Studio Ghibli Co-Founder Isao Takahata Passes Away At Age 82

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Isao Takahata, one of the four men to establish iconic Japanese animation house Studio Ghibli, has died of lung cancer. Takahata was 82 years old. Takahata was known to say that the earth is a good place because life is fleeting and cyclical.

Takahata began his Ghibli career in 1985. While working for the studio, Takahata served as the director of “Grave of the Fireflies,” a tragedy about children struggling to survive after the American bombings of Hiroshima and Nagasaki, and as a producer on films like Hayao Miyazaki’s “Nausicaa of the Valley of the Wind,” the latter being a tale of environmental catastrophe and war. Takahata’s final film, “The Tale of The Princess Kaguya,” recounted a classic Japanese folk story and received an Oscar nomination in 2015. Other adapted works by Isao Takahata include “Heidi, Girl of the Alps,” a ’70s television series focusing on Johanna Spyri’s literary character.Takahata was fully aware that his unique art style was in direct opposition to the CG approach that Hollywood animation has favored for years.

In a recent interview, Takahata mentioned that while the woodblock-print artists of Edo period Japan has an understanding of perspective and lighting, they preferred to create with flat linework and minimal shading. Takahata went on to describe this aesthetic as the essence of Japanese comics, focusing on the message of the drawing over the drawing itself. Takahata wanted to express reality without using realistic imagery in order to excite the audience’s imagination. Takahata was also known for having a conflicted relationship with Miyazaki. While he respected Miyazaki, Takahata was known to have difficulty avoiding giving harshly honest criticism of Miyazaki’s drastically different approach.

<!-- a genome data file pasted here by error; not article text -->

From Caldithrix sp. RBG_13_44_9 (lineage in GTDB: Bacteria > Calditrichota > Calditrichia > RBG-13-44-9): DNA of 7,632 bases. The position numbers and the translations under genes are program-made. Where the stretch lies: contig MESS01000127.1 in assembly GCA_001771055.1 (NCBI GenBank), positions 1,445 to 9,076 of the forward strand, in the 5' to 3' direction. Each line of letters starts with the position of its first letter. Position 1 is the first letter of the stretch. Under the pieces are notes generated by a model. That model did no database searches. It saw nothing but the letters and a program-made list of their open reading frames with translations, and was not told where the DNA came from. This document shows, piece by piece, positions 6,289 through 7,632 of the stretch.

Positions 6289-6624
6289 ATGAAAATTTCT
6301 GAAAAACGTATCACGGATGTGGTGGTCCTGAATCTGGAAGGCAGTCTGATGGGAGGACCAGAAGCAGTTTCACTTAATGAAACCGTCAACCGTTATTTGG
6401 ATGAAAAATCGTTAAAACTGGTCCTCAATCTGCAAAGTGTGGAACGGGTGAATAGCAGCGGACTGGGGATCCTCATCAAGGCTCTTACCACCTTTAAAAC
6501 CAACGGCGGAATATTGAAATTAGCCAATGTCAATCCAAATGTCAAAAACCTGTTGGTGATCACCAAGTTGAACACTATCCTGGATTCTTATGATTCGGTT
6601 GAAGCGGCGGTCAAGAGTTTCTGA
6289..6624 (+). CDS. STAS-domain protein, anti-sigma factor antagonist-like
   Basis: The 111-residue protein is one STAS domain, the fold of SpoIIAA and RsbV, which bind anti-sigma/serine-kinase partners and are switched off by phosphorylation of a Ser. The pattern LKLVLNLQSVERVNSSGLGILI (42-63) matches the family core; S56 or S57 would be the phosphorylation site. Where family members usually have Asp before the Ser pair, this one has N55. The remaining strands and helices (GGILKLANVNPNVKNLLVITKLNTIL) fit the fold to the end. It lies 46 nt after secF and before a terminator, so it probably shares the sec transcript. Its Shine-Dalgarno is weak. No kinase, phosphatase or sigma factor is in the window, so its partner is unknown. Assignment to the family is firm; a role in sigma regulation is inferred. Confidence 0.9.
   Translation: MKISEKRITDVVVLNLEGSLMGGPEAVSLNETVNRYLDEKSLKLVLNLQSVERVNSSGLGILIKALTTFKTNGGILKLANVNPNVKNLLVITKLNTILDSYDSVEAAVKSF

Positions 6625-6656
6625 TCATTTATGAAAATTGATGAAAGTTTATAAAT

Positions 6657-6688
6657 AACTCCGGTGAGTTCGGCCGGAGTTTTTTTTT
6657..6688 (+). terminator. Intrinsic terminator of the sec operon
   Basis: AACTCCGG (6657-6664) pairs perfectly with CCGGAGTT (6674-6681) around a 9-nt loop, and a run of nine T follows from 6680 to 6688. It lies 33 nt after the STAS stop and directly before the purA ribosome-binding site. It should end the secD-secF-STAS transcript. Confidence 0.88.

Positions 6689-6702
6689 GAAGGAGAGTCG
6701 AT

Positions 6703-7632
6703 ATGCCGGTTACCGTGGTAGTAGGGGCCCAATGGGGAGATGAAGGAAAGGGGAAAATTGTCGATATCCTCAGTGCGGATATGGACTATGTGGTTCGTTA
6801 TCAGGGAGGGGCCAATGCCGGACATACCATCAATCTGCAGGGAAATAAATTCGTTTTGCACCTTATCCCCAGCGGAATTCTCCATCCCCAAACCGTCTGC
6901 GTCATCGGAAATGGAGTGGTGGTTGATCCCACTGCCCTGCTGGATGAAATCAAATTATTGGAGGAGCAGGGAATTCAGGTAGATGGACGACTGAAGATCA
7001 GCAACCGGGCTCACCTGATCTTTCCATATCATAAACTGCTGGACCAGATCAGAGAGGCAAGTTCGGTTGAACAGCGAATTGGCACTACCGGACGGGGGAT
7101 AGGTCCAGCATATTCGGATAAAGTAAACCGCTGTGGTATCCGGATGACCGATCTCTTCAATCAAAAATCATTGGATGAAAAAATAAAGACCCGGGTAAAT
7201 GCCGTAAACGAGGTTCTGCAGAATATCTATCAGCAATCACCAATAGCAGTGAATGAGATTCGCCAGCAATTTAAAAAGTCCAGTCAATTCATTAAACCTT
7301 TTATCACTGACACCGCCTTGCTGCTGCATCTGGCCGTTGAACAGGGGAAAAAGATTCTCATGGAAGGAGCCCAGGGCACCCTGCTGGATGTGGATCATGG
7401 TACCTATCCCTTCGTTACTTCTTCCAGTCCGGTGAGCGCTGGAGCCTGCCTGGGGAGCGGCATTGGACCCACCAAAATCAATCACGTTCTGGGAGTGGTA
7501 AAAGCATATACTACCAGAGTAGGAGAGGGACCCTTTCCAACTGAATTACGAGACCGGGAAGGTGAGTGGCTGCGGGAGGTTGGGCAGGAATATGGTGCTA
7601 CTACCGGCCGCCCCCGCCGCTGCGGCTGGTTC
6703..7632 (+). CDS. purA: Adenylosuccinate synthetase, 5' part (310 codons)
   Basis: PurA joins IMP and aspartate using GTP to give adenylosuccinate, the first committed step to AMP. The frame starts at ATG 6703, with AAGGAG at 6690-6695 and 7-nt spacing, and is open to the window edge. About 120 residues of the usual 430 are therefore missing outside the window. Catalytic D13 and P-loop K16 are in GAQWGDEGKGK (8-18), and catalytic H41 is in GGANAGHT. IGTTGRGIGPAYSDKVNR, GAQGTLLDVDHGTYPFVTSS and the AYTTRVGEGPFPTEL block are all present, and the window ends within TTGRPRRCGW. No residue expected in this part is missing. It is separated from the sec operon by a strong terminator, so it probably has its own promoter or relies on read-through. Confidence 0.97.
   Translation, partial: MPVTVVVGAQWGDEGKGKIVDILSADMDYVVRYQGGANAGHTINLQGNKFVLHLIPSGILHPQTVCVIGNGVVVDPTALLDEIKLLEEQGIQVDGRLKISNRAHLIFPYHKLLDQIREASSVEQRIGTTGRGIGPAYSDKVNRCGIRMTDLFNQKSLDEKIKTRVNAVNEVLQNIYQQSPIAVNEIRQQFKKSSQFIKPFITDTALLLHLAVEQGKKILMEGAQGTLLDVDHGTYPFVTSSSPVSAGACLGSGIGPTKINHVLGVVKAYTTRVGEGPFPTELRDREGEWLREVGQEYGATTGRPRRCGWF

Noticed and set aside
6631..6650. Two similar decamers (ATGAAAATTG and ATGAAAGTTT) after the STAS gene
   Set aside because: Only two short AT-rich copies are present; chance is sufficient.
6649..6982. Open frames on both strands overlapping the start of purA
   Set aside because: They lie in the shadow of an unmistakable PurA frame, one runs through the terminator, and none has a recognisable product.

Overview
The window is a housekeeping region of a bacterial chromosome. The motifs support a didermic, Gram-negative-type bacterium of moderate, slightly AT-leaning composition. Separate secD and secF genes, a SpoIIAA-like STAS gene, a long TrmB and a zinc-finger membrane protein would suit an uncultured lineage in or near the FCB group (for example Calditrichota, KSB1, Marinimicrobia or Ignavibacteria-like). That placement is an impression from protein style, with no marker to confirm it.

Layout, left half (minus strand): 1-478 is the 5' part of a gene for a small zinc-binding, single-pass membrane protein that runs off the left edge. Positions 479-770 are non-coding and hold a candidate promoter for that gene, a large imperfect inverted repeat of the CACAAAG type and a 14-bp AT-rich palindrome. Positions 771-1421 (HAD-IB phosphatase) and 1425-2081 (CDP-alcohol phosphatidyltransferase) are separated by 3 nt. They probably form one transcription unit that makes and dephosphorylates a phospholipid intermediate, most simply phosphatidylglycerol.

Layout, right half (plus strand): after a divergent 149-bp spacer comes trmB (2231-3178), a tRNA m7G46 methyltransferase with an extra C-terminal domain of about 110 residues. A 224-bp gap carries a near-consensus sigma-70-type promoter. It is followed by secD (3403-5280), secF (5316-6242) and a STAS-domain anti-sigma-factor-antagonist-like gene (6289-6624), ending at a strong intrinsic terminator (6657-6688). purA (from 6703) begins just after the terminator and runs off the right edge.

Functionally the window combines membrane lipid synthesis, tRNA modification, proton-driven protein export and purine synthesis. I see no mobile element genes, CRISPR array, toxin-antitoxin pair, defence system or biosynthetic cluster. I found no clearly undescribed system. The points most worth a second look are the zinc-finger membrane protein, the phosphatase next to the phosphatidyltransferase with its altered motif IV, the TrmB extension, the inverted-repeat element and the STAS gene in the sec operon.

One of the most common traits to characters in a Takahata story would be its bold females. Takahata had been planning on a film revolving around exploited girls that were stuck laboring as nannies lugging infants around. Takahata remarked that most Japanese lullabies were actually intended to calm these struggling young women rather than their charges. Takahata wanted every story he wrote to urge people to enjoy life and pursue it to its fullest, regardless of greed or pride.

Toshio Suzuki, one of the producers for Studio Ghibli, commented that he was collaborating with Miyazaki on a farewell to Takahata in mid-May. Details for this ceremony currently remain unknown. Suzuki was aware Takahata still had many plans, making news of his passing even harder.

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